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IP’s ‘nuclear weapon’ blows up booze logo

Originally published in

An Ottawa distillery fell victim to the “nuclear weapon” of Canada’s Trade-marks Act after the provincial government asked it to change its logo, says Toronto intellectual property lawyer John Simpson.

According to a National Post story, Ontario’s Ministry of Transportation asked the owners of the North of 7 Distillery to stop using their design, which was modelled on the traditional road sign markers on the King’s Highway 7 route across southern Ontario.

In a statement to the paper, the ministry said the logo was a “prohibited mark” under s.9 of the Act, which deals with marks owned by government or public authorities.

“A mark on liquor bottles consisting of, or so nearly resembling as to be likely to be mistaken for, the Provincial Route Marker Shield could lead to the belief that the products have received endorsement or are produced and sold under governmental patronage, approval and authority,” a spokesperson wrote.

Simpson, principal of IP and new media law boutique Shift Law, says lawyers have nicknamed the prohibited marks provisions the law’s “nuclear weapon” because of the power it gives to governmental bodies to prevent the use of crests, flags or other emblems associated with various national, provincial or civic organizations.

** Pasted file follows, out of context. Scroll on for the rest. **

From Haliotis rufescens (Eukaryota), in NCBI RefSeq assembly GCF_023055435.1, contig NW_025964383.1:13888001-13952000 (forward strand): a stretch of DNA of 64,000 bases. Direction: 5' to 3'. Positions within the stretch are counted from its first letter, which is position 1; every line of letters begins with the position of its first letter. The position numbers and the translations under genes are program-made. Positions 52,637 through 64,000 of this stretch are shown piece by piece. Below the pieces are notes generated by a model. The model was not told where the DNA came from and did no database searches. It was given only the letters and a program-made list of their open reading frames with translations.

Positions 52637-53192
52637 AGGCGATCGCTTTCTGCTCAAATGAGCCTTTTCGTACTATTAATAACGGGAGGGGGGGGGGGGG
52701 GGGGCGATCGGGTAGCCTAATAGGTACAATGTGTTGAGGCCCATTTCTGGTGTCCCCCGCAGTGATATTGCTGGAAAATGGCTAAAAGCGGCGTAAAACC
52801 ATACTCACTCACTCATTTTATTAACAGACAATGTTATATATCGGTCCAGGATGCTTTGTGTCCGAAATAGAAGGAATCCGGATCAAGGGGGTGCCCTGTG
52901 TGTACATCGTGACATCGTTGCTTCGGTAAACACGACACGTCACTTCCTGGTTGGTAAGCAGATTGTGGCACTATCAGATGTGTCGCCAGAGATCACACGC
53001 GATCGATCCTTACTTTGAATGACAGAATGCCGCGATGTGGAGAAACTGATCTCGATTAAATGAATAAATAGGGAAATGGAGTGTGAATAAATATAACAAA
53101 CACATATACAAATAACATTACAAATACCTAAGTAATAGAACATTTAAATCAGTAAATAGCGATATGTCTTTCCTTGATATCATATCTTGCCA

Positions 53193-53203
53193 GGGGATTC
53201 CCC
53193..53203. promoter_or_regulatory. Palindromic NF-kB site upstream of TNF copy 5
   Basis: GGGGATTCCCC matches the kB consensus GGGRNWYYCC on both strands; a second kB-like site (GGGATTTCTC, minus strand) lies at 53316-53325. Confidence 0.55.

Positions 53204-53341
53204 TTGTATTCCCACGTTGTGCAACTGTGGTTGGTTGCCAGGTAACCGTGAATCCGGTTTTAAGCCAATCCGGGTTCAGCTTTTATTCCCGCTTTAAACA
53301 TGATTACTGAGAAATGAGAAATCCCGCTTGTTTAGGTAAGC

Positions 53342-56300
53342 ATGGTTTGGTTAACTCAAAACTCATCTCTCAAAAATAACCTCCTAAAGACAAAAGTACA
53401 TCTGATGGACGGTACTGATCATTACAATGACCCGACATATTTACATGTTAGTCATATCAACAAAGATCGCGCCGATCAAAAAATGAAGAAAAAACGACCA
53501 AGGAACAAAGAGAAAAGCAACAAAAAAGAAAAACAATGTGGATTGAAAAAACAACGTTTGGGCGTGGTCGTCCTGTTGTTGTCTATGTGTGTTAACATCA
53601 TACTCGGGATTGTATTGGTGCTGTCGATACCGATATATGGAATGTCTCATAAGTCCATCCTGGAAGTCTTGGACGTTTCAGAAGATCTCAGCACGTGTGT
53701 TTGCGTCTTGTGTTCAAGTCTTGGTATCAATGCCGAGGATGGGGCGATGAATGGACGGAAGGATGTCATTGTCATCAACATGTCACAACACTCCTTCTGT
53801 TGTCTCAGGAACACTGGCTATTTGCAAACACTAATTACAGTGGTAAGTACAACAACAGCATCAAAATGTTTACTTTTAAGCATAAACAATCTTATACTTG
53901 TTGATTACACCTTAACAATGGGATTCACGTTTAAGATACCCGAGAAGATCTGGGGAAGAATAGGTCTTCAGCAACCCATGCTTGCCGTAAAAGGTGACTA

“They’re not like any other type of trademark,” Simpson tells “They don’t have to be in continual use, they can’t be invalidated for non-use, and it doesn’t matter if there’s no likelihood of confusion. All the public authority has to do is say that it belongs to them, and it can’t be used anymore.”

Simpson says there are mechanisms for gaining consent to use a prohibited mark, but that the owners have virtually unlimited discretion to withhold it.

“In many cases, you will get consent, but you can only use the mark at their pleasure,” he says.

In the Post story, distillery co-owner Greg Lipin complained that other businesses continued to use similar logos to theirs.

“A bunch of people have sent me examples of multiple businesses in Ontario that use almost the exact likeness of the sign, and they’ve had no problems,” he said.

But Simpson says there’s little point in looking for other examples to bolster a case for licensed use of a prohibited mark.

“They don’t need any rational basis to withhold their consent. They could let 99 people use it, and then say no the 100th time,” he says.

“Maybe their problem in this case was that it was being used to advertise alcohol, and they don’t like that association with highways. But the key point is that they don’t need to have a good reason.”

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